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Biomaterials. 2008 Jun;29(16):2516-26. doi: 10.1016/j.biomaterials.2008.02.015. Epub 2008 Mar 10.

The effect of poly(D,L-lactide-co-glycolide) microparticles with polyelectrolyte self-assembled multilayer surfaces on the cross-presentation of exogenous antigens.

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School of Pharmacy, College of Medicine, National Taiwan University, 1 Jen-Ai Road, Section 1, Taipei, Taiwan.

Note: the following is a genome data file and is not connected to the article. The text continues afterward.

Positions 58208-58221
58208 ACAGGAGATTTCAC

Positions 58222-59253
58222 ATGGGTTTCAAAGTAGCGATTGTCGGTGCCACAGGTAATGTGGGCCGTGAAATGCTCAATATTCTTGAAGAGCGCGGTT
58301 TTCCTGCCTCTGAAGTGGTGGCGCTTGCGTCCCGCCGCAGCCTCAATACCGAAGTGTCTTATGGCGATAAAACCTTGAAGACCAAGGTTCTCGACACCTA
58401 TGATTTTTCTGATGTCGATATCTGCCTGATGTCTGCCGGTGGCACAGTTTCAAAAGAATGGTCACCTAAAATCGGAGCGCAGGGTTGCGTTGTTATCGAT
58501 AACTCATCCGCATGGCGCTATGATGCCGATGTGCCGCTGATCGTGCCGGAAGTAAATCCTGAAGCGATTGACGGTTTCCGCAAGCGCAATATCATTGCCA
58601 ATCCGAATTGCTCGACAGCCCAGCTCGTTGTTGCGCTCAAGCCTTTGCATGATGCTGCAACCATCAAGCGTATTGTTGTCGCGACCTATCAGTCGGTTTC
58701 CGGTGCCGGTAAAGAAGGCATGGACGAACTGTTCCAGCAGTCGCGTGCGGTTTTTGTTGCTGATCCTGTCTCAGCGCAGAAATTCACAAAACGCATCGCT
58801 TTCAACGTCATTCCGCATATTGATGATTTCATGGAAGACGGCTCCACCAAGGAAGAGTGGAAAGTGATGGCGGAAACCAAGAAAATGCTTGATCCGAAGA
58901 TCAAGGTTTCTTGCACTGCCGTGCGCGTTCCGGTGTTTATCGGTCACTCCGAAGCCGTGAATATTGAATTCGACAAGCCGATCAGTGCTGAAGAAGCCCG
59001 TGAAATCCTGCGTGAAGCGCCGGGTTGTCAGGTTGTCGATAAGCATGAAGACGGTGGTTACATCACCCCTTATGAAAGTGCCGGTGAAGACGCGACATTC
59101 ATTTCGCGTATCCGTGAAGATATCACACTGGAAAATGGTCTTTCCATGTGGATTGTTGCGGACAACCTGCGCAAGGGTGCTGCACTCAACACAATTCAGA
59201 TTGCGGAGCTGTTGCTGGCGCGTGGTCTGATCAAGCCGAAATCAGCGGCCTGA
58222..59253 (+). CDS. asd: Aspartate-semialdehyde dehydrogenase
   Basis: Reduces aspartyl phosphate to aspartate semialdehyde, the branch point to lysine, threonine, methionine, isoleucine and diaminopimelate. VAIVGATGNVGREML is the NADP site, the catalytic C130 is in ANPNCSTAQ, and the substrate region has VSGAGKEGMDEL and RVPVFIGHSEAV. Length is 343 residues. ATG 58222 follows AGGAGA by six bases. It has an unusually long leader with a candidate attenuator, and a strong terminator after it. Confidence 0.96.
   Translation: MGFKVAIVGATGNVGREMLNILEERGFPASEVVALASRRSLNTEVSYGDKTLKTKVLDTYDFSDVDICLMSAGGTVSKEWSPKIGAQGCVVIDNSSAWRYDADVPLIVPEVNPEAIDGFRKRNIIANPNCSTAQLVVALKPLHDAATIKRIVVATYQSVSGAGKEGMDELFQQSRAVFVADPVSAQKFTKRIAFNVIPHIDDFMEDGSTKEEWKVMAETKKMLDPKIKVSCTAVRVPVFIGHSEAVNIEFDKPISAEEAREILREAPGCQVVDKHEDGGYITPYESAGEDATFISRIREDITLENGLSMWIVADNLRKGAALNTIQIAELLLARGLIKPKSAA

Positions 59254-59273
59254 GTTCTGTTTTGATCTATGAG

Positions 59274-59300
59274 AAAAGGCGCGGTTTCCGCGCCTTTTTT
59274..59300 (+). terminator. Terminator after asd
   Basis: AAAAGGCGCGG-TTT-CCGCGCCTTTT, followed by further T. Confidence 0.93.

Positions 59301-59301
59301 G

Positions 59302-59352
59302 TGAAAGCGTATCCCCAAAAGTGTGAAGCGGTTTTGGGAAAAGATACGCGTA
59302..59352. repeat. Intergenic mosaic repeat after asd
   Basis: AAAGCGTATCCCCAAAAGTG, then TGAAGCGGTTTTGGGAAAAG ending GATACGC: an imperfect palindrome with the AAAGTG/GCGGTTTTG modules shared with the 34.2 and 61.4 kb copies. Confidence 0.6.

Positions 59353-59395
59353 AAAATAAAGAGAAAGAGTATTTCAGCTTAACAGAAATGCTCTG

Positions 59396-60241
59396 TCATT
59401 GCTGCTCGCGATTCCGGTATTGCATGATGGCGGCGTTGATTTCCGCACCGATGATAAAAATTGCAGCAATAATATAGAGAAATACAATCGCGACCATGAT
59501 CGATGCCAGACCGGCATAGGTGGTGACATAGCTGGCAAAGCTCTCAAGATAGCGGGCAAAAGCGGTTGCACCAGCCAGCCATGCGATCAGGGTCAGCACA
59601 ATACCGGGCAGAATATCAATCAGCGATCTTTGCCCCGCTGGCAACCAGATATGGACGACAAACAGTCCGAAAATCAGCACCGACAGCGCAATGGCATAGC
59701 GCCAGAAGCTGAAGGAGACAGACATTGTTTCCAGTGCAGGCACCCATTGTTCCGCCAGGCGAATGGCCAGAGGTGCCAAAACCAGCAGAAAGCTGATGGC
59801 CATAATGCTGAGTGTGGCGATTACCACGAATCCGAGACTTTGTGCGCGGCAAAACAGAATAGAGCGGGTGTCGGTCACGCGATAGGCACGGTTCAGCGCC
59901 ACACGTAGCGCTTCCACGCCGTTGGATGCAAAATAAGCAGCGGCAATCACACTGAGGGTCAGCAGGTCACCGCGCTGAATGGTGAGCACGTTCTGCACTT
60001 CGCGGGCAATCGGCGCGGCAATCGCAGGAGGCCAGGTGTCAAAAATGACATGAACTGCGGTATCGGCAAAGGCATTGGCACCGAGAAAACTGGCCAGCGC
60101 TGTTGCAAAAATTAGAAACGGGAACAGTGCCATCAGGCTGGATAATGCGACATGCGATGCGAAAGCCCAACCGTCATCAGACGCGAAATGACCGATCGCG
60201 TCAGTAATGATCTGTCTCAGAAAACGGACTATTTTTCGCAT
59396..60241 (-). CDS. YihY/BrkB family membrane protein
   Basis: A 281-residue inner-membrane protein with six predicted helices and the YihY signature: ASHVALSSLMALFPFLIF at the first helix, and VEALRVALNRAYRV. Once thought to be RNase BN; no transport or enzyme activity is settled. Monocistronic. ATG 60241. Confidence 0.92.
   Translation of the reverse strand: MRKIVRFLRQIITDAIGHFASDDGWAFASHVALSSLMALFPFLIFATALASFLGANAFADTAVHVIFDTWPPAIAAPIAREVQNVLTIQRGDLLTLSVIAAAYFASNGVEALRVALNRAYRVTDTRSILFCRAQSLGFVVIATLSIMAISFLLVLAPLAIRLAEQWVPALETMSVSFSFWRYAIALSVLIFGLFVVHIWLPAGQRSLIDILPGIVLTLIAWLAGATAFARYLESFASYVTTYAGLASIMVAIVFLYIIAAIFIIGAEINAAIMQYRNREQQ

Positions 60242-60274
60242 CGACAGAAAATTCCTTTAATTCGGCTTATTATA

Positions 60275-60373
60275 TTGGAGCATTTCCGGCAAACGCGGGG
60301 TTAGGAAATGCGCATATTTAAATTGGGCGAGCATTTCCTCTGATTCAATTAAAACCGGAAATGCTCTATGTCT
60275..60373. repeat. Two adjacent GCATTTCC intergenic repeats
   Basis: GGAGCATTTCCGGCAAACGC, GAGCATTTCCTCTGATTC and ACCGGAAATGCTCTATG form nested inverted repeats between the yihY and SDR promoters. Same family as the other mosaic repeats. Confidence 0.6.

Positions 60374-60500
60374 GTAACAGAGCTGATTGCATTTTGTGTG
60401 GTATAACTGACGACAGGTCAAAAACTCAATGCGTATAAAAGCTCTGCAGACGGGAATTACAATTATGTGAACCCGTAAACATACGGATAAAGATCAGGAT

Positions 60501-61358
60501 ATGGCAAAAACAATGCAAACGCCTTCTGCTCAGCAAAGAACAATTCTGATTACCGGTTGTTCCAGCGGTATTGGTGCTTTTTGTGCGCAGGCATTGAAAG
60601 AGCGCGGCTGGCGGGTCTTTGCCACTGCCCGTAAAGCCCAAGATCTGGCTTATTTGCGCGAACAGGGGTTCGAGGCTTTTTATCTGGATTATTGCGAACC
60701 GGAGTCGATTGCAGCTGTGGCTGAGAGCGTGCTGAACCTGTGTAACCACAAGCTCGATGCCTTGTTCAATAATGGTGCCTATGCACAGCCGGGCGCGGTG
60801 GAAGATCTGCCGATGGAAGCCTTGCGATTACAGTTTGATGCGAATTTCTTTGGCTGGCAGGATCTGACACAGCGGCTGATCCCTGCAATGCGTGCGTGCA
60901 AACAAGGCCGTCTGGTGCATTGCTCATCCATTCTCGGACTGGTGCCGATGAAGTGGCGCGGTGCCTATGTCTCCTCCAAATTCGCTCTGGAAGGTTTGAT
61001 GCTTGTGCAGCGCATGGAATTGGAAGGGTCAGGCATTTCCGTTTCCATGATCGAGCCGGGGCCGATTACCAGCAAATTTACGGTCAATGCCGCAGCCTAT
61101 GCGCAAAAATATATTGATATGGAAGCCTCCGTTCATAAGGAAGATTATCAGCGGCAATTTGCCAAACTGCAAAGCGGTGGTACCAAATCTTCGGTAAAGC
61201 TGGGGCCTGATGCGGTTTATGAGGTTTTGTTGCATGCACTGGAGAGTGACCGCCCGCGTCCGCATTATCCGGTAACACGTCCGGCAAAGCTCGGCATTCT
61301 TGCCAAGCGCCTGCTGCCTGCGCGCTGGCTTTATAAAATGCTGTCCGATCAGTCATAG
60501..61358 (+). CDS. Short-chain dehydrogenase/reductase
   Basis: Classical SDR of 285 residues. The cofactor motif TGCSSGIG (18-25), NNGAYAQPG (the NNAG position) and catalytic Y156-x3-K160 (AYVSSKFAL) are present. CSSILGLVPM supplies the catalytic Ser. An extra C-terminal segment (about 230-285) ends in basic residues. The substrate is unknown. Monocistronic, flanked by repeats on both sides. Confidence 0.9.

A surface-engineered particulate delivery system for exogenous antigens was developed in this study. Poly(d,l-lactide-co-glycolide) (PLGA) microparticles containing ovalbumin (OVA) or fluorescein isothiocyanate-conjugated bovine serum albumin (FITC-BSA) were fabricated by the double emulsion and solvent evaporation method. Encapsulation of the PLGA microparticles was performed by physisorption of multilayers of oppositely charged polyelectrolytes, including polyethylenimine (PEI) and dextran sulfate. Surface charges of the particles after layer-by-layer (LbL) adsorption were determined by the zeta potential measurements. The uptake of these particles by the J774A.1 murine macrophages was examined by fluorescence microscopy. Generation of reactive oxygen species (ROS) in J774A.1 cells was determined by flow cytometry using 2',7'-dichlorodihydrofluorescein diacetate (DCFH-DA) and hydroethidine (HE). Antigen presentation assays were performed in B3Z cells, a hybridoma of OVA-specific CD8(+) T cells. Results obtained in this study demonstrated an effective ingestion of the PLGA microparticles and enhanced production of ROS in J774A.1 murine macrophages. Treatment of murine bone marrow-derived dendritic cells (BMDCs) with polyelectrolyte-encapsulated PLGA microparticles resulted in an in vitro activation of B3Z cells, demonstrating the feasibility of induction of adaptive immunity for class I major histocompatibility complex (MHC) by surface engineering of microparticulate vaccine delivery.

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